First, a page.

Kansan still soaking up success on verge of new album’s release

By Joshua Kinder

Life is good for Jerrod Niemann. The Kansas native is still riding high from the success of his debut album Judge Jerrod & The Hung Jury that hit the charts in 2010 and produced the smash singles “Lover, Lover,” “What Do You Want” and “One More Drinking Song.”

Niemann, who lived in Dodge City and later graduated from Liberal High School in 1997, will be making his second trip to Manhattan in as many years later this month when he takes the stage at Country Stampede. The country music festival is June 21-24 at Tuttle Creek State Park. Niemann will take the stage at 5:30 p.m. on Saturday, June 23.

For Niemann, who attended Stampede as country fan growing up in southwest Kansas and even performed regularly in Aggieville while his sister attended K-State, coming home is always special.

“I just love coming home and reminding yourself why you’re there in the first place: because of those Country Stampede shows and being in awe of those wonderful entertainers who love country music so much,” Niemann said during a phone interview this week. “And to think there are so many people from all over Kansas and Nebraska, too. But a lot of Kansans out there. . . you just hope that you can provide something over the course of those four days that they’ll remember the rest of their lives.

“I haven’t forgotten where I came from, and to be able to perform in front of my ‘family,’ you can’t ask for a better situation.”

Niemann knows all about good situations these days, as he’s on the road this summer with Miranda Lambert and Chris Young. Last summer he toured with Brad Paisley and Blake Shelton.

“Miranda is just so cool, and I see why she and Blake are such a perfect match,” said Niemann, who took to the Stampede stage a year ago wearing a K-State shirt. “She has an awesome personality and she’s an amazing individual and very kind and accommodating. She invites everyone to hang out before and after every show. She’s so accessible.”

And despite all the success of the last 18 months, Niemann still finds himself in awe of the artists he now calls friends, trying to take a little bit from each of their shows as he paves his own way in country music.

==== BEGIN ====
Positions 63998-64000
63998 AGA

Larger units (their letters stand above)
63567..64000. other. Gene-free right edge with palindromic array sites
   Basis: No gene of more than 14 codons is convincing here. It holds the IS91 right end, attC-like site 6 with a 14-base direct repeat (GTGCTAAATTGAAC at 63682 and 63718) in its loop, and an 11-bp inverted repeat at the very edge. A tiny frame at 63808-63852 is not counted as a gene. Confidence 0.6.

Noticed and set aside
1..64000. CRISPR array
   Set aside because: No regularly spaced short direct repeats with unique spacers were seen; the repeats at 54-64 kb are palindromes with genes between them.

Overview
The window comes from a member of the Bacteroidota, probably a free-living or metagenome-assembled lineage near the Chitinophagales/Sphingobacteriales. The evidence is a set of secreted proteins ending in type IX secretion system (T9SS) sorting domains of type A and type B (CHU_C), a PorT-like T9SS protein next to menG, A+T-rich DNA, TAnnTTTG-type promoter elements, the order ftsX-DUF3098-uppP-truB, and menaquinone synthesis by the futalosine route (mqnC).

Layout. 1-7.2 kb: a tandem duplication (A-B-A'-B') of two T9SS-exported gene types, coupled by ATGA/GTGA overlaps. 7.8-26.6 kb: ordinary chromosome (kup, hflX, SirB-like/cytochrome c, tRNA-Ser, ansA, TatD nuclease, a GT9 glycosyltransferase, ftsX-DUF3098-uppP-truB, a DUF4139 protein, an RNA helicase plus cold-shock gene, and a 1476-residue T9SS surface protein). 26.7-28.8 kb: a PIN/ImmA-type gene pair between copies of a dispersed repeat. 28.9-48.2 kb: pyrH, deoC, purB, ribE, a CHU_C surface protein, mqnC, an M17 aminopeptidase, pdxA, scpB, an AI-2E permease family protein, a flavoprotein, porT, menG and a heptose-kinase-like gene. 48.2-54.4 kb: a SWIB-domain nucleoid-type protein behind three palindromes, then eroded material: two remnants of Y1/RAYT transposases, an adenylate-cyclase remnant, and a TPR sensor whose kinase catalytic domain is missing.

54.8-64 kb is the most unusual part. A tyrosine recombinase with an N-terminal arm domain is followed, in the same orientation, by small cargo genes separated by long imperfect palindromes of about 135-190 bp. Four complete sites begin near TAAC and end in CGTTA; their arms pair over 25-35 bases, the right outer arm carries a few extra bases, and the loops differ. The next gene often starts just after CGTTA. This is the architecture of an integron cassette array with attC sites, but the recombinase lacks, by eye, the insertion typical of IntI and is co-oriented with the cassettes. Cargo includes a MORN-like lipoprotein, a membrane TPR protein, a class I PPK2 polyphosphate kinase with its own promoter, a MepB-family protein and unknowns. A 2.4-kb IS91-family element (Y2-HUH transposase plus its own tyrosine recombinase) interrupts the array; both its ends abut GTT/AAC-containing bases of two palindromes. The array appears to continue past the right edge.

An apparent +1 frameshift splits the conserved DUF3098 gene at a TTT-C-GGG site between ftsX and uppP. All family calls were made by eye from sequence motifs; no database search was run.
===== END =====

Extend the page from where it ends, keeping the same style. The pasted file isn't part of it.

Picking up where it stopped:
“When I was on tour with Brad, you go from being on stage at a club with 800 or 1,000 people to 25,000 people or more,” the 32-year-old Niemann said. “It’s a whole different ballgame, and you have to try to find a way to connect with those people. At first you have no idea, so you have to learn from somebody and try to understand where to begin when you’re trying to entertain a crowd of that size, especially when they’re there for somebody else.

“I’ve learned from going out and watching Blake, Brad and Miranda, and Gary Allan and Dirks Bentley, too, before that. You have to learn how to look at the cameras, connect with the people in the back, how to use the stage, reach the people on the side — it’s a matter of adjusting from a smaller show to a bigger stage.”

In the midst of touring, Niemann is also set to debut his second album, Brassoline: A Venture Through Wayd’s Worst Nightmare, this October. The forthcoming album features the lead single “Shinin’ on Me,” a song he wrote with Lee Brice.

Niemann called his new project a concept album because of the way it was recorded and because of the use of modified acoustic guitars and horns — something that certainly isn’t new to country, but isn’t all that common in today’s music.

“Everyone was kind enough to support the first record, so I thought while people were paying attention for the first time, it would be exciting to continue doing what we did,” he said. “We definitely made a concept record, but it still has a little bit of everything that we’ll always do.”

But like his own music career, Niemann has tried to evolve as a singer/songwriter, never afraid to take risks and chances that could land him another No.-1 hit like “Lover, Lover.”

“You’re always evolving, and the world around you is evolving. . . I try to let different influences in because at the end of the day I want to make something unique and different and fun or something that has an emotional response,” said Niemann, who has written songs for Garth Brooks and Blake Shelton. “I prefer to have snapshots of where you’re at in your life. And sometimes you’ll hear a song somebody else wrote that is exactly what you wish you could have said. You just never know what is going to influence you as a writer.”

Finding time to write these days has become more difficult for Niemann, though, as demands on his surging career have reached new heights. So, Niemann improvises, often recording the initial melody on his phone and even writing new music in his head when he’s on the road.

“I usually try to come up with the melody, will record it on my phone and then try to forget about it,” he said. “But if it sticks in my head and I can’t get it out of my head, then hopefully everybody else will feel the same.

“I really don’t have a lot of time alone, and when I am, I’m on a bus and people are within ear-shot,” he said. “Or I’m in a hotel room and it’s late at night, so I can’t really be jamming out on a guitar. So, I’ve had to really adapt to writing songs inaudibly in my head, which has become a nice tool, because if you do play a piano or a guitar, it can box you in. Sometimes I won’t even touch an instrument until I’m through.”

It’s seemed to work out just fine so far.

“After the last year we’ve had, it just feel so much excitement for what’s to hopefully come,” Niemann said. “I don’t feel pressure, really, but a motivation to keep doing what we’re doing and hopefully provide people with music they’ll continue to enjoy.”

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